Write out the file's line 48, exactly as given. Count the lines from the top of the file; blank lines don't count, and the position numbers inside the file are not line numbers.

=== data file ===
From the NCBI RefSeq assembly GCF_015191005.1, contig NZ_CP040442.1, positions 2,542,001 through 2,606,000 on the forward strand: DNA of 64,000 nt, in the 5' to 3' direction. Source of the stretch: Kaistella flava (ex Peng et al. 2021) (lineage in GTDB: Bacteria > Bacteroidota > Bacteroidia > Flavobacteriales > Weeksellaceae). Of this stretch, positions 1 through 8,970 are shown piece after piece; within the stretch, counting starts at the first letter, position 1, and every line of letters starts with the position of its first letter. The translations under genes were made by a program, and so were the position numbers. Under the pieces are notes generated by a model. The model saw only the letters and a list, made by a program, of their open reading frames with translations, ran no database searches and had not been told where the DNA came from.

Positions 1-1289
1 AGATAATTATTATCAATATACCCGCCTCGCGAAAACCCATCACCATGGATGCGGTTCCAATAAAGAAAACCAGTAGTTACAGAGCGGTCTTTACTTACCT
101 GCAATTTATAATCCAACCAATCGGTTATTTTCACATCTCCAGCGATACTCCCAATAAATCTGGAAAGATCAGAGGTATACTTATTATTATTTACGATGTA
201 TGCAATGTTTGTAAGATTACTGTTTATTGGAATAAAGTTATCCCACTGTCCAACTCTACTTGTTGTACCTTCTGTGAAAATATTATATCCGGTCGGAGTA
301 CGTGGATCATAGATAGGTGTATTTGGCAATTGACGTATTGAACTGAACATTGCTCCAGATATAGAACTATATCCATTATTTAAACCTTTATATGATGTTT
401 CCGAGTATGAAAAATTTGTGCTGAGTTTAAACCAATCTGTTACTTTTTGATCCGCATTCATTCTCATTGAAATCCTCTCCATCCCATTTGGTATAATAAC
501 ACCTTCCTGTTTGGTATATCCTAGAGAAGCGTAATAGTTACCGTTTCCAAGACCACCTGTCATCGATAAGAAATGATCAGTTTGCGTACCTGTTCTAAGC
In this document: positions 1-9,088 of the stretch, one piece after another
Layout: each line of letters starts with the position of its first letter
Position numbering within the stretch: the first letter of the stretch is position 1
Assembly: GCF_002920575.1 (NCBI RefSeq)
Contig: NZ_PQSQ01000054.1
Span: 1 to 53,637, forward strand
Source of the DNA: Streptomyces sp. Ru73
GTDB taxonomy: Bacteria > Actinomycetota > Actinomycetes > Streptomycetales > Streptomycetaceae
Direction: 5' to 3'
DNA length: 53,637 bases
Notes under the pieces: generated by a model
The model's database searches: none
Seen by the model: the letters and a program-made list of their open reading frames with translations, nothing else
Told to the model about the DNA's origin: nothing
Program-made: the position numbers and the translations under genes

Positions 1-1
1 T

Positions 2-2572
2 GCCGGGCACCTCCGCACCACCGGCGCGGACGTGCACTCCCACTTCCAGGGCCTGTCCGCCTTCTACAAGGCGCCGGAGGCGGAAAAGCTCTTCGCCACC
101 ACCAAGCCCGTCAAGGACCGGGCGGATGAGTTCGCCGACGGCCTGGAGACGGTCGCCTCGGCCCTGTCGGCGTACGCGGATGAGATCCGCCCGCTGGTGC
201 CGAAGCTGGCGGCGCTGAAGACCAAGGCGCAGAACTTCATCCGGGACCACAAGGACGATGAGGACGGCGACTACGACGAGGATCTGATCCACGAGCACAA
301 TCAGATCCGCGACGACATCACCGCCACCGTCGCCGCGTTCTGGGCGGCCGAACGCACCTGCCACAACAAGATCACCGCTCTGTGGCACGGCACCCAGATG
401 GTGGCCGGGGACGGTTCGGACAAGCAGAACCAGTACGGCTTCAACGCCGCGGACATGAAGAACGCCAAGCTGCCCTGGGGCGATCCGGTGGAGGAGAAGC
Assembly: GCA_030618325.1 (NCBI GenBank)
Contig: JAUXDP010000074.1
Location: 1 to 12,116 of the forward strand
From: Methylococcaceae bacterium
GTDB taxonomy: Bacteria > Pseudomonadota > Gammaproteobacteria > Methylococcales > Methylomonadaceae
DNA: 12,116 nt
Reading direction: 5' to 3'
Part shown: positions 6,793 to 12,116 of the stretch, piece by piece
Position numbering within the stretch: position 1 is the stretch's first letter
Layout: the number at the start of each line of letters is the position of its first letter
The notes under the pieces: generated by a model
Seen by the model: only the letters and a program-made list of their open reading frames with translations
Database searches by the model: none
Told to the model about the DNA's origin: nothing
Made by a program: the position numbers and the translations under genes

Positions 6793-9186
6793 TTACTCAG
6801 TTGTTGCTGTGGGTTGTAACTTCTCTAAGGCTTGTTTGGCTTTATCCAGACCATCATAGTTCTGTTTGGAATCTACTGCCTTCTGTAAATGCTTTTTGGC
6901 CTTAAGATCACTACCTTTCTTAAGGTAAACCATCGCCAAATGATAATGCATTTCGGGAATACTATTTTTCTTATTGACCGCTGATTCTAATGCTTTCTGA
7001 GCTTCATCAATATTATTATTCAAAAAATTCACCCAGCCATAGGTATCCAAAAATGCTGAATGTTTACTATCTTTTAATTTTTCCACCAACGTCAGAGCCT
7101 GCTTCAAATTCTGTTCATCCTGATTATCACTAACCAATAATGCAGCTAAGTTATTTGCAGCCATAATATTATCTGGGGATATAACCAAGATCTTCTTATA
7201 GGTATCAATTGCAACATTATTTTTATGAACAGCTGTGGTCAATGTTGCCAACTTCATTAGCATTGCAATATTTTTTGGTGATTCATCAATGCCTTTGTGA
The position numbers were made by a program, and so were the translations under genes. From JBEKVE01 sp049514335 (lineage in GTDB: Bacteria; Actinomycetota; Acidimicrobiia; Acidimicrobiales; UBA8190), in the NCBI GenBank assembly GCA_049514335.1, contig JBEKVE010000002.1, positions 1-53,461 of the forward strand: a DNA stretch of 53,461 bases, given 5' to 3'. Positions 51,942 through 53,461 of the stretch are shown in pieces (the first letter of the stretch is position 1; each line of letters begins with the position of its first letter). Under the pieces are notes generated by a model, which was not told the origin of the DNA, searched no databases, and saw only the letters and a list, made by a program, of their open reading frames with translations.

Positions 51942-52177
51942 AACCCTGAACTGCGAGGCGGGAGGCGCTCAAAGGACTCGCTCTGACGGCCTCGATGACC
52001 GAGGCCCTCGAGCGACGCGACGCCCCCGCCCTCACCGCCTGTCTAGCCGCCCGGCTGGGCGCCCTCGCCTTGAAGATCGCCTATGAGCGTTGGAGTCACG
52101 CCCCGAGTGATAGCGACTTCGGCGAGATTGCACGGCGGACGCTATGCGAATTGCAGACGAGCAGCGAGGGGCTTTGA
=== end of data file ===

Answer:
6793 TTACTCAG